onset in 1979. Secretary’s Br. at 9 (referencing R. at 1987). But it does not appear that the Board
relied on this finding, as the Board found that while there was a single diagnosis of arthritis in
1979, the orthopedist making this diagnosis ordered an arthrogram that stated that Mr. Hartman’s
left knee was normal. R. at 8. And the Board did not find that DJD was the only diagnosis of a left
knee condition; rather, while assessing whether new and material evidence had been submitted,
the Board explained that Mr. Hartman’s original claim for service connection was denied based on
a lack of a diagnosis, but that x-rays were required to establish a diagnosis of arthritis. R. at 7. The
Board found that Mr. Hartman had submitted new and material evidence because x-rays supported
an arthritis diagnosis as of September 2009. R. at 7. The Court cannot accept the Secretary’s post
hoc rationalizations to make up for the Board’s inadequate reasons and bases. See Simmons v.
Wilkie, 30 Vet.App. 267, 277 (2018).
The Court must take due account of prejudicial error. 38 U.S.C. § 7261(b); Conway v.
Principi, 353 F.3d 1369, 1374-75 (Fed. Cir. 2004). As the Secretary points out, Mr. Hartman has
not provided evidence of a current left knee chondromalacia diagnosis. Secretary’s Br. at 9.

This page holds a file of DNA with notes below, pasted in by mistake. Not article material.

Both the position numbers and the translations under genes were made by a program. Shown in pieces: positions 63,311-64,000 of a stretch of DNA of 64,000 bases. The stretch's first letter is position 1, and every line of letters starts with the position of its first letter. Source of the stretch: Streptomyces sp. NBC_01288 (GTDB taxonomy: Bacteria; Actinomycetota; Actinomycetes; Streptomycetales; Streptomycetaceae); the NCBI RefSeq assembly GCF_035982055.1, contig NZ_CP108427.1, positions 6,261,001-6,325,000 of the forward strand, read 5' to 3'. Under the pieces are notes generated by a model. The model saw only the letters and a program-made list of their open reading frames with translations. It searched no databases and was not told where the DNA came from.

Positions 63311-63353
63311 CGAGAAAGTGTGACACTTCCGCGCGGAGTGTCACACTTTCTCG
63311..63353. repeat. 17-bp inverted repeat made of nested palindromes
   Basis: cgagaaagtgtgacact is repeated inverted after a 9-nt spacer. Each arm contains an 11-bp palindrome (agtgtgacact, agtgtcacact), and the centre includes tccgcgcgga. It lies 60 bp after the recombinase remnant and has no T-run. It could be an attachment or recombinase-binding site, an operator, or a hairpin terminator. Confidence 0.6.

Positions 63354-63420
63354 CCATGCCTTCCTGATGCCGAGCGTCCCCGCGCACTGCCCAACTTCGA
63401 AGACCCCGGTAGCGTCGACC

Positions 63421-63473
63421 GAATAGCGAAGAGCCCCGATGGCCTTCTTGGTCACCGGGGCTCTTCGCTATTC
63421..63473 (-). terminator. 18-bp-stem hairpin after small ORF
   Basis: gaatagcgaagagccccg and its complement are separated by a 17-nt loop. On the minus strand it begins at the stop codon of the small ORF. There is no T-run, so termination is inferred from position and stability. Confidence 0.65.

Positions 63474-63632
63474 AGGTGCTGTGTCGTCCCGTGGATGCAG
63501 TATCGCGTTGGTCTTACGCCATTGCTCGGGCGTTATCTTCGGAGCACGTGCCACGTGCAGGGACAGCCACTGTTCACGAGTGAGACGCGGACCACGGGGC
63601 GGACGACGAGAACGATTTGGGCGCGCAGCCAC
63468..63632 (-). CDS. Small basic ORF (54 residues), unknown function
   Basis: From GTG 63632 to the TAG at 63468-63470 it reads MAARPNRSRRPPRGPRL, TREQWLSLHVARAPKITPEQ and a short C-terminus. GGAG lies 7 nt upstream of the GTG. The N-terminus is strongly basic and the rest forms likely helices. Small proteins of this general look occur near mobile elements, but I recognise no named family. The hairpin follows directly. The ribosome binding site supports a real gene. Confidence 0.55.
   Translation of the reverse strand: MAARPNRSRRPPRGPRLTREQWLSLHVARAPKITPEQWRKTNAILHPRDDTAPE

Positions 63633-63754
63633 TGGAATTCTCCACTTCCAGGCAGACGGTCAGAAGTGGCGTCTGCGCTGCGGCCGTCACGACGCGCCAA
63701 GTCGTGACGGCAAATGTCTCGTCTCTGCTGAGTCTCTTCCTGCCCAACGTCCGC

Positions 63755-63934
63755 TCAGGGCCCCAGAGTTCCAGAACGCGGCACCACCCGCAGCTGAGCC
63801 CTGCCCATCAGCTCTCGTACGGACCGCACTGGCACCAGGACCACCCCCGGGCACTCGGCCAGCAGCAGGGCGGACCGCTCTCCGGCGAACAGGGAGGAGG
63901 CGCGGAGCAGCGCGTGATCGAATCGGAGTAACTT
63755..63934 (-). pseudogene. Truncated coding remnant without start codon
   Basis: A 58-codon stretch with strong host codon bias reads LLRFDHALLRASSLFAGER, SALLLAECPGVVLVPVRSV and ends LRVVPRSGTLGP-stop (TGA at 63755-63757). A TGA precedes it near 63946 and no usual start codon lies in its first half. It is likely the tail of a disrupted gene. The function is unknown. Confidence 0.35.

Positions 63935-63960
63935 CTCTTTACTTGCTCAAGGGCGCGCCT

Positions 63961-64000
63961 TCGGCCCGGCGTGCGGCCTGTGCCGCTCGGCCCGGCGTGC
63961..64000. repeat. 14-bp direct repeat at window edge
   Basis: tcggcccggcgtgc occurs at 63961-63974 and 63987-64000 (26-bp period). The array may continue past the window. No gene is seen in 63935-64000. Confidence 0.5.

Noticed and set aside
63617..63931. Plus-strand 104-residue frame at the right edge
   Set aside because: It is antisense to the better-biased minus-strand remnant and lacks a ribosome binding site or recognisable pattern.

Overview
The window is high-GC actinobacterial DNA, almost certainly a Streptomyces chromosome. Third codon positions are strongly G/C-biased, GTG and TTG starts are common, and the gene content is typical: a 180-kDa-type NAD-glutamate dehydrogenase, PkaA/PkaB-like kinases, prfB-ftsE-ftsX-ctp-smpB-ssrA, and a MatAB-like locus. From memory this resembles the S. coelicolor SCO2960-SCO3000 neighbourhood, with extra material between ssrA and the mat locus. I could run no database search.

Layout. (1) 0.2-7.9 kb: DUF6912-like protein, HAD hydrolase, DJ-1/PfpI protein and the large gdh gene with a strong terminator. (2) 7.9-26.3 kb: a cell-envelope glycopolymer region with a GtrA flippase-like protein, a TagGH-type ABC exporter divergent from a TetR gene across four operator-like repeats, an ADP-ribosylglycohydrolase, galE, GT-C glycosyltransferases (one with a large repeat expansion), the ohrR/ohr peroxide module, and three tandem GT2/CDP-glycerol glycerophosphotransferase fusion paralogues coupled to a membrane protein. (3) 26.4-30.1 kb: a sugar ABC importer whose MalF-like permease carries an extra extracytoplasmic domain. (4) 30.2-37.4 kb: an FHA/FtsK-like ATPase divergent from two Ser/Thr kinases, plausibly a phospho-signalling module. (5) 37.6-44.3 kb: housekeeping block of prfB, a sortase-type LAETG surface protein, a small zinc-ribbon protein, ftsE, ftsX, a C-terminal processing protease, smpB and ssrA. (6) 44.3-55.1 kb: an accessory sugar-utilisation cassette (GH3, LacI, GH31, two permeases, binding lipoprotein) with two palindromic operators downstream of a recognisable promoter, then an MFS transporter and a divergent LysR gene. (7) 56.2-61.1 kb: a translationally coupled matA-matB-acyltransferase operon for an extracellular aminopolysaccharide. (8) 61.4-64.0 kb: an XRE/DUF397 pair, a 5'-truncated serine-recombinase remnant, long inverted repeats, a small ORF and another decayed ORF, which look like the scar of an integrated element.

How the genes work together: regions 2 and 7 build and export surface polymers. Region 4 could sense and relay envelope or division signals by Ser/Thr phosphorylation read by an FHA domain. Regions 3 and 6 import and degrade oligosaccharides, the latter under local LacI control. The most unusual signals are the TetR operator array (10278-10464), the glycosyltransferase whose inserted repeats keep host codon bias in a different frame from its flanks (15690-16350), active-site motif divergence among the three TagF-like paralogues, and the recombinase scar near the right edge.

However, Mr. Hartman argues that he is seeking service connection for “permanent impairment”
of the left knee caused by chondromalacia that he was diagnosed with during service. Appellant’s
Br. at 6.1 The Court discerns that he is asserting that he has current disability of the left knee caused
by chondromalacia that is separate from DJD. This Court has held that when a claimant files a
claim for compensation, it is not “to receive benefits only for a particular diagnosis, but for the
affliction his . . . condition, whatever that is, caused him.” Clemons, 23 Vet.App. at 5. In Saunders
1 Just after Mr. Hartman’s counsel filed Mr. Hartman’s opening brief, the Court approved counsel’s request to
withdraw as Mr. Hartman’s representative on October 7, 2020, as a result of counsel’s suspension from this Court’s
bar. The appellant is now self-represented.
7
v. Wilkie, 886 F.3d 1356, 1368 (Fed. Cir. 2018), the U.S. Court of Appeals for the Federal Circuit overruled nearly 20 years of precedent when it held that “pain in the absence of a presently diagnosed condition can cause functional impairment,” which may qualify as a “disability” under 38 U.S.C. § 1110. 886 F.3d at 1368, overruling Sanchez-Benitez v. West, 13 Vet.App. 282, 285
(1999), appeal dismissed in part and vacated in part on other grounds sub nom. Sanchez-Benitez v. Principi, 259 F.3d 1356 (Fed. Cir. 2001). The Federal Circuit held that pain alone may constitute a disability if it causes functional impairment, even without an identifiable underlying pathology.
Saunders v. Wilkie, 886 F.3d 1356, 1368 (Fed. Cir. 2018). The Federal Circuit’s decision provides a means of establishing service connection without an explicitly diagnosed condition.